God's other instrument in this beautiful story of mercy is Sister Crystal, who chose years ago to be a member of Our Lady of Perpetual Help, even though she lives within the boundaries of St. Theresa's in Douglasville.  Sister Crystal, who decided to do something for National Catholic Sisters Week this year.  Sister Crystal, who agreed to give speeches at all five Masses the weekend of March 12-13, even though she hates giving speeches. If it had not been for all of that falling into place, I would never have heard of the Sisters of St. Joseph of Concordia.

Lord, how can I repay Your goodness to me?

The Rest of the Story...


I haven't written anything in awhile because it feels as though life has been going so fast lately!  I went to Concordia, Kansas June 9-12th to stay with the Sisters of St. Joseph.  It was an amazing visit.  To be absolutely truthful, I was afraid I would not like them:  my attitudes toward religious orders had always been so conservative, and I knew they were not:  how could I possibly fit in with them?

Well, guess what?  God doesn't make mistakes.  When He sent me there, He knew exactly what He was doing.  I loved them.  They loved me.  I want to say, "Why didn't I find them 25 years ago," but sadly, I know the answer to that, and it does not reflect well on me.  Twenty-five years ago, I would never have considered them, because they do not wear habits, and I was totally hung up on that back then. 

When you learn a little bit about the history of the Sisters of St. Joseph, the fact that they do not wear habits makes perfect sense.  They were founded to be a community of women who worked out among their local communities, dressed just like other people.  And, as I reflect on their charism, it seems to me that what they are essentially doing, is following Jesus' command to all Christians in its very essence--stripped of everything that is not necessary--so that they have no barriers or distractions from a life completely devoted to service of Jesus, by service to others.  It's so simple.  Simple, not complicated.  But, of course, very hard.  And it's exactly what I want, what I feel I was born to do. 

Because the leaders of the Congregation are very open, they allowed us aspirants to sit in on all the Community meetings, so--rather than just merely social encounters with them--we had a chance to hear them speaking from their hearts about their own missions, and talking about what they had observed about the work of other Sisters.  It was very beautiful to see how completely devoted to God they are, and I could not help but think, "I want to be with people like this!"  Yes:  I feel like I have found "my" people at last. 

Since I had to leave before any of the other "Come and See" participants, I was interviewed by the President of the Congregation, Marcia Allen, and the incoming President, Jean Rosemarynoski the first day I was there. They were so kind to me, and verbally told me that if I wanted to come, that I should waste no time in starting the formation program--which made me extremely happy!

Sister Dian, one of the Vocation Directors--and the first Sister I met--is bringing home some of the materials I will be studying during the two-year formation program.  I can hardly wait to get started!

Monday, June 6, 2016

The Power of Confession


Until this past week, I had never directly experienced the immediate reception of grace from the Sacrament of Reconciliation, and I am still recovering from my amazement.  I should not be amazed: I know by my Faith that the Sacraments are effective--and yet, I suppose God gives us these experiences from time to time, to help strengthen our faith--like the way Jesus raised Lazarus from the dead to convince us, yet again, that He really does have control over life and death.  Some of us (me!) are so weak, we need these assurances occasionally.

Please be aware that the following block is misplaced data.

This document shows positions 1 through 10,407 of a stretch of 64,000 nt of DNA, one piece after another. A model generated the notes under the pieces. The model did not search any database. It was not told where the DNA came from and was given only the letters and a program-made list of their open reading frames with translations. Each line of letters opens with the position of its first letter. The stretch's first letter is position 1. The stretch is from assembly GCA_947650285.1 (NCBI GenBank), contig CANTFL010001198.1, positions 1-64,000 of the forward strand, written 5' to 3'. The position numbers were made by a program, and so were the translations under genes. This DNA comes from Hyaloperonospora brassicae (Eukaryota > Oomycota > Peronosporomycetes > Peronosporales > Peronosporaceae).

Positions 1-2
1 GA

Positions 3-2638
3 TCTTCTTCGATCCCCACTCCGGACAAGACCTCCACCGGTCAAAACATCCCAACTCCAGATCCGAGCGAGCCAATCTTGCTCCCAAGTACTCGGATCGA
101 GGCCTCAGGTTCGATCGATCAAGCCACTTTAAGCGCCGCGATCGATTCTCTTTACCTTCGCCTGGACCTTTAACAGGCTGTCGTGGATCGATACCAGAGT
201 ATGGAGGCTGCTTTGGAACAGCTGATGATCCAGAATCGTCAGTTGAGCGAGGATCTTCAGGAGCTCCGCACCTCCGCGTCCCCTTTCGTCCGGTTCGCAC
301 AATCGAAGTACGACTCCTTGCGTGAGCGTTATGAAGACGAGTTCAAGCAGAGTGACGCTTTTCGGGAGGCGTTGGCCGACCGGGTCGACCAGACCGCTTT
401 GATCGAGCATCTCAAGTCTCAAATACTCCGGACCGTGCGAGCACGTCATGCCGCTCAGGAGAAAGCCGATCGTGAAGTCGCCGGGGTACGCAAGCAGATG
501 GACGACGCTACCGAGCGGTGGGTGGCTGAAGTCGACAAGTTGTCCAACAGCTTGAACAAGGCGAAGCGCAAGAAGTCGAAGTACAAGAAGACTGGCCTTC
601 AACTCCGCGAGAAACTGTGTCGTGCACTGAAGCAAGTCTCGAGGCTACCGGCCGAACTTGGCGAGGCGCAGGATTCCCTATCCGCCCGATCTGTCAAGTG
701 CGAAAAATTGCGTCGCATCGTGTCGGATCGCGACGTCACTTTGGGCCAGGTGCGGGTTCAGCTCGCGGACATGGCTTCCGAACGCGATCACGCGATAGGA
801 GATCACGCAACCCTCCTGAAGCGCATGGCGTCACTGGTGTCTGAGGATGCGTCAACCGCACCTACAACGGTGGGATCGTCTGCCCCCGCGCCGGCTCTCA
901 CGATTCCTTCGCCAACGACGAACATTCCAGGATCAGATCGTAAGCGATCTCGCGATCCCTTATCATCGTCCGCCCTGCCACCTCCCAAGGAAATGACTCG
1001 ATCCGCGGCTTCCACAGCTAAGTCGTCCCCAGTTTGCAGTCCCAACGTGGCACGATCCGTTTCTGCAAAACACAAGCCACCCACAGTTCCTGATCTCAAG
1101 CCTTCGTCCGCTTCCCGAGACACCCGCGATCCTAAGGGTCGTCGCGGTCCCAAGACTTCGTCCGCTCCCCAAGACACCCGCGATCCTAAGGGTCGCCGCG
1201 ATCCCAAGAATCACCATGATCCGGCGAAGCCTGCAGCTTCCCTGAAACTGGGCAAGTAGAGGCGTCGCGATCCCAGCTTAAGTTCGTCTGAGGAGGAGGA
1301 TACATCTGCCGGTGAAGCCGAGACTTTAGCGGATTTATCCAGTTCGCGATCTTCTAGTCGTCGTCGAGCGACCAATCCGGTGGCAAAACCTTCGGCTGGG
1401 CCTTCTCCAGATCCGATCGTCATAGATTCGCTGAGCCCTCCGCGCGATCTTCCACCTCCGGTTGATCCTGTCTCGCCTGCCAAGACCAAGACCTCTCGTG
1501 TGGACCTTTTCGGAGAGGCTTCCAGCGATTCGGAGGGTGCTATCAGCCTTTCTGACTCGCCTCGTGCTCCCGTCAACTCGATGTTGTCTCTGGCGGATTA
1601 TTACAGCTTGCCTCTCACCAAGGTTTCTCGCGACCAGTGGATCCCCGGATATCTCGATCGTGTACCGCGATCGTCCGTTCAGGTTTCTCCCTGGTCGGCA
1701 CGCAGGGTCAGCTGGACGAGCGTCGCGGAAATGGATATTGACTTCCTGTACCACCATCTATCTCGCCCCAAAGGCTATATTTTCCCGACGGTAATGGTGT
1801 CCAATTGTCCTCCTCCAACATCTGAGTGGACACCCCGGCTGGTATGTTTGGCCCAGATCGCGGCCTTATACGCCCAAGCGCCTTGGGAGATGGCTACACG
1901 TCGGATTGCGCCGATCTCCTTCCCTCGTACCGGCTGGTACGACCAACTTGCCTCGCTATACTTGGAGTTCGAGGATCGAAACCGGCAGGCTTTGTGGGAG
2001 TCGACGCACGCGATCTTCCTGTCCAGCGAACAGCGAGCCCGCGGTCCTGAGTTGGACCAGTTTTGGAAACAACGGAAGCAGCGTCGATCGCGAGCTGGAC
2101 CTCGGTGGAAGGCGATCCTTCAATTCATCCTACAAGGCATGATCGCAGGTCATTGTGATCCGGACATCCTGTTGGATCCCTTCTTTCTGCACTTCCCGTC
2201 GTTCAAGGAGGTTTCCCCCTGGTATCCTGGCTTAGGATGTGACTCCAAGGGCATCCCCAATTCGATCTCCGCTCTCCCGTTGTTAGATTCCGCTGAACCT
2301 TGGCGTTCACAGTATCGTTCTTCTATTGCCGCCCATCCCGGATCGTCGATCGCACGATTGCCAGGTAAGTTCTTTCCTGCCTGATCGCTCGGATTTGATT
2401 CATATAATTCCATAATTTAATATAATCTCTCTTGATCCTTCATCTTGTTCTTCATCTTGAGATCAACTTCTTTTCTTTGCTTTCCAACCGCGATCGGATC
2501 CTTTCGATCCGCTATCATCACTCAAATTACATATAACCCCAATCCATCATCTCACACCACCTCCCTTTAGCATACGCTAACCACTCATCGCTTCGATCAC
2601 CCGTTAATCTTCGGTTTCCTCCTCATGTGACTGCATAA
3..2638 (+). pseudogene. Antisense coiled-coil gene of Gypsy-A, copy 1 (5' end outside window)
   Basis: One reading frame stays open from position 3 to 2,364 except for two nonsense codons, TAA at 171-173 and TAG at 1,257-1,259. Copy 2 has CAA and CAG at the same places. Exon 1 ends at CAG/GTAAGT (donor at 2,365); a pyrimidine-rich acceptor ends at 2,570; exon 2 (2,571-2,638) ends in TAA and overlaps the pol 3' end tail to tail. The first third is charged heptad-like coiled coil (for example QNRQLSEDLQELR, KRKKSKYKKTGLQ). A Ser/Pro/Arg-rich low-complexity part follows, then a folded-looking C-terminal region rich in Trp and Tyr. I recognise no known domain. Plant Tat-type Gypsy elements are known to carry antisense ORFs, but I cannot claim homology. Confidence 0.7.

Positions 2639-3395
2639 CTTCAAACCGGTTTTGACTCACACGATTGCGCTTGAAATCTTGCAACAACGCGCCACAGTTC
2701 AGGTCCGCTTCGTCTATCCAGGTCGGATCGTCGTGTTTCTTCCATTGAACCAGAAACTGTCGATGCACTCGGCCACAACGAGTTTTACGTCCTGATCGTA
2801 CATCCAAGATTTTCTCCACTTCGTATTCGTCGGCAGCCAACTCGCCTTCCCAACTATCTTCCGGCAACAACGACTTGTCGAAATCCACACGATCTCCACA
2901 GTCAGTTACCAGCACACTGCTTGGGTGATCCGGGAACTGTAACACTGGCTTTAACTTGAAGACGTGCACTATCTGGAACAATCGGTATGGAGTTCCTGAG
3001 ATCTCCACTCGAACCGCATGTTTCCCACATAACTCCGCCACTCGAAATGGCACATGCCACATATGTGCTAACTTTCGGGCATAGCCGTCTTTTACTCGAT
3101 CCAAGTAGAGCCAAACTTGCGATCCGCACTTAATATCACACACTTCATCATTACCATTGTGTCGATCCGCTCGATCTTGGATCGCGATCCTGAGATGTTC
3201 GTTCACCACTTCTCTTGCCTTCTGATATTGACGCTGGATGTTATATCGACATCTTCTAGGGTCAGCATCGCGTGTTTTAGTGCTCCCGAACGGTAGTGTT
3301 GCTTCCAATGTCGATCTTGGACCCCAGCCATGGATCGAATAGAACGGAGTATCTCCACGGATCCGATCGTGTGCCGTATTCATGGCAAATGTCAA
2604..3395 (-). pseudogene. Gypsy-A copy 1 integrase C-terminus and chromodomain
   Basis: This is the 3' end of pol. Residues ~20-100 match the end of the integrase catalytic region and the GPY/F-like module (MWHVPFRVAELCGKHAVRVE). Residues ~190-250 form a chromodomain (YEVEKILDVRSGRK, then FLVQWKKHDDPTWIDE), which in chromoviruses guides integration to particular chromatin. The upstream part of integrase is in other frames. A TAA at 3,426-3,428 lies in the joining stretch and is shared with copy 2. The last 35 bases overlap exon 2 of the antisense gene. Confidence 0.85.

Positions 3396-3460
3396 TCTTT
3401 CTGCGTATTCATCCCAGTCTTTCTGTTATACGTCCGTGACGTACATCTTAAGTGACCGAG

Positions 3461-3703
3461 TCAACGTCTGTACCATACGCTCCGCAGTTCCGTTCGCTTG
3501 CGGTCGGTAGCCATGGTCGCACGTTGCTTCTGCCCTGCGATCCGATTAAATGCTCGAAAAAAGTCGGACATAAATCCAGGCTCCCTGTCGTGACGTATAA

I had been desperate to get to Confession, but could not go as soon as I knew I needed to, because my mother has been in the hospital and it was impossible to get away long enough:  my poor father was so upset and helpless, it would have been cruel to say, "Bye!  I'm off to church now!" --so I suffered with my sense of pain and guilt until I was finally free to go. 

My opportunity came this past Saturday night, before Mass.  I had a few minor sins to report, but mainly, I had to tell Father that lately, my interior disposition with regard to my parents had been absolutely horrible.  I was appalled and ashamed, but I could not seem to rid myself of my anger and frustration with them.  Although I kept on doing for them all the things I could and should be doing as a good daughter, I was doing them with no love whatsoever--in fact, with barely suppressed rage most of the time.  I had to retreat to my room often to try to calm down so that I would not start yelling at them.

I have been saying the Rosary a lot lately (I am not normally a "Rosary person," but I promised to recite it for a Dominican priest I know who has terminal cancer.)  I did discover that the Rosary is a pretty good antidote for anger: it is very calming, I suppose because it is so repetitive and soothing.

In any event, I began my Confession by telling Father that I probably should have been coming every day!  I think I may have shocked him a little when I articulated the extent and depth of my anger toward my parents, and I told him that I had been asking Jesus constantly for the grace to see them as His beloved children, just as I am His beloved child--but it wasn't working.  After receiving Absolution, I went to my pew to wait for Mass to start, and while waiting, asked again for the grace to overcome all this rage.

When I got home, into the house, and saw them, I suddenly realized it was all gone!  Just like that, gone!  Although this is not a popular idea in the modern world, I do believe in Satan, and also that he particularly loves to attack people who want to live holy lives, and are trying to grow in virtue, because such people offend him the most. And, I believe that the grace I received from the Sacrament of Reconciliation is what pushed him right out of my life. I marvel at how wonderful it is for us, as Catholics, to be able to receive such a gift through our priests. +

By the way, this is a very good article about the subject of devils and demons, by a theologian I admire, Peter Kreeft: